That’s a key part of learning from our failures: recognizing the role that we played in bringing them about. Of course, sometimes we are hapless and innocent victims of chance or someone else’s misbehavior. But more often than not, we had a hand in the development of the sequence of events which resulted in a painful loss to us.

Remember Detective Sipowitz in the TV show “NYPD Blue?” In one episode, at the scene of a murder, he cynically remarked that “There are no victims.” In other words, the victim was in some way partially responsible for his own demise. Of course that is not true for every event, but in a sober reflection of my life, which is the only thing I know well enough about to make this kind of judgment, I find it to be true more often than not. Maybe, almost every time.

In other words, in almost every career and personal failure in my life, I was, at least in part, a contributor to the chaos that erupted. Once I realize that I am not a victim but a partial contributor, then the way is clear for me to assess my role in it, and to determine never to make that mistake again.

As long as I refuse to acknowledge my role, then I remain a helpless victim, forever chained to the negative consequences of the failure, and powerless to do anything about it.

Failure then, when our attitude is right, provides fertile ground for the sowing of life lessons which often sprout into solid character traits. In many ways, we become that which we learned from our failures. Show me a man of solid, substantial character, and I’ll show you someone with a list of failures in his background.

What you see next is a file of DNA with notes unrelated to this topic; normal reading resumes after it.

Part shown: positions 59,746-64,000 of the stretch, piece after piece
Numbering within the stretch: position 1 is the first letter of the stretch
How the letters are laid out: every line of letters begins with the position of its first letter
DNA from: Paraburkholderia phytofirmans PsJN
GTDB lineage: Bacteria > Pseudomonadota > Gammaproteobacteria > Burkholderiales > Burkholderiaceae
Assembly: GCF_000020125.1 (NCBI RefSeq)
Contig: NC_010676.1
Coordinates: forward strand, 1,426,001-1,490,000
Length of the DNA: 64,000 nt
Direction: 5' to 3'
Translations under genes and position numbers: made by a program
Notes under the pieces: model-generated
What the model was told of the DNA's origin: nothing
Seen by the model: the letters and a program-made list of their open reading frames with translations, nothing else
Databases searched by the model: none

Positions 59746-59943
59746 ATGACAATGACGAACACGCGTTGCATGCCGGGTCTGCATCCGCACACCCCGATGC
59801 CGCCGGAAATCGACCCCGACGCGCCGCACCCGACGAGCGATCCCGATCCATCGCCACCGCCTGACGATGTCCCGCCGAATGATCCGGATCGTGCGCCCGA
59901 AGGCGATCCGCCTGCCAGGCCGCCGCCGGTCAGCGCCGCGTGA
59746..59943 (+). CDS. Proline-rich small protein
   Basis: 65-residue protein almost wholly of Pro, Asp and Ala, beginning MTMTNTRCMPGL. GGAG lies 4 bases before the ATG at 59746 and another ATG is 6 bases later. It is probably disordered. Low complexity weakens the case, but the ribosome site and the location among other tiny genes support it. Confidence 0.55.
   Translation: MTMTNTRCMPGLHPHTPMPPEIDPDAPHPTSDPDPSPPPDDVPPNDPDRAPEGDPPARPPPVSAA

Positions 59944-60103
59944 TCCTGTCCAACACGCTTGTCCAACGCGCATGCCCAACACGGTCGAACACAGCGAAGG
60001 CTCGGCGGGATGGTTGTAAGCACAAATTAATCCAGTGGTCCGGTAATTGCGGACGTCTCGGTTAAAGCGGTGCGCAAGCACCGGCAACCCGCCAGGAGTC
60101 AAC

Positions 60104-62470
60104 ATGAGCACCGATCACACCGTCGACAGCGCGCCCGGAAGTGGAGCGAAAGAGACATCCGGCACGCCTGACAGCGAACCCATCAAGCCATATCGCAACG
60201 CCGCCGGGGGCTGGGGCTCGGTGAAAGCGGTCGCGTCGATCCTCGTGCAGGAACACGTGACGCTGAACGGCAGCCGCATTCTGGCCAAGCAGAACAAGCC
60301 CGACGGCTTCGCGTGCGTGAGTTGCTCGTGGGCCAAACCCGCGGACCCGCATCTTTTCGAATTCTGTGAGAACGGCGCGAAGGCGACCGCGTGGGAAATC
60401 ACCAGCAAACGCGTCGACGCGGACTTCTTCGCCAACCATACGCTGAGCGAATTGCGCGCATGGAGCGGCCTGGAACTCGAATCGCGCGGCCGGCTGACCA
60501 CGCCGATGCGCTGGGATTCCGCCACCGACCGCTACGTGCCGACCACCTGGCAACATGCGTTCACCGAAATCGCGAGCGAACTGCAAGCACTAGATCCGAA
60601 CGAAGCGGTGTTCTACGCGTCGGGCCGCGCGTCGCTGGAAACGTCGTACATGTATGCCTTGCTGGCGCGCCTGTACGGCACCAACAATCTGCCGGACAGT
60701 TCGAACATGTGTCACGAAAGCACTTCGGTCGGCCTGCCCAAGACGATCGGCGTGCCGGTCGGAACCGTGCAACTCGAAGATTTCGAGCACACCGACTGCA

This article is available in an expanded version. Click here to read it.

Failure humbles us. That is one specific character trait that often sprouts from the fertile ground of multiple failures. It is hard to remain proud or arrogant when faced with the truth of several failures.

Maybe that’s why the most common defense trait of proud people is denial. One of the most arrogant people I have ever dealt with spent most of his time denying his culpability in even the smallest business errors. Quick to point out errors in his customers, he never once said, “I’m sorry. It’s our fault.” His arrogance, untouched by the reality that he kept at arms length, grew so insufferable that we could no longer stand to do business with him.

The opposite of denial is, of course, the acceptance of personal responsibility. It is personal responsibility, coupled with the consequences of our less-than-perfect actions, that helps build humility.

While no one should strive to fail, if we look at every instance of our own failures as opportunities to learn and grow, and if we objectively search to identify our role in that failure, we’ll come out of each better and stronger.

About the author:

Dave Kahle is one of the world’s leading sales authorities. He’s written twelve books, presented in 47 states and ten countries, and has helped enrich tens of thousands of sales people and transform hundreds of sales organizations. Sign up for his free weekly Ezine. Check out our Sales Resource Center for 455 sales training programs for every sales person at every level. You may contact Dave at Kahle Way® Sales Systems, 800-331-1287, or

Copyright MMXIV by Dave Kahle

All rights reserved

Image courtesy of Toa55 /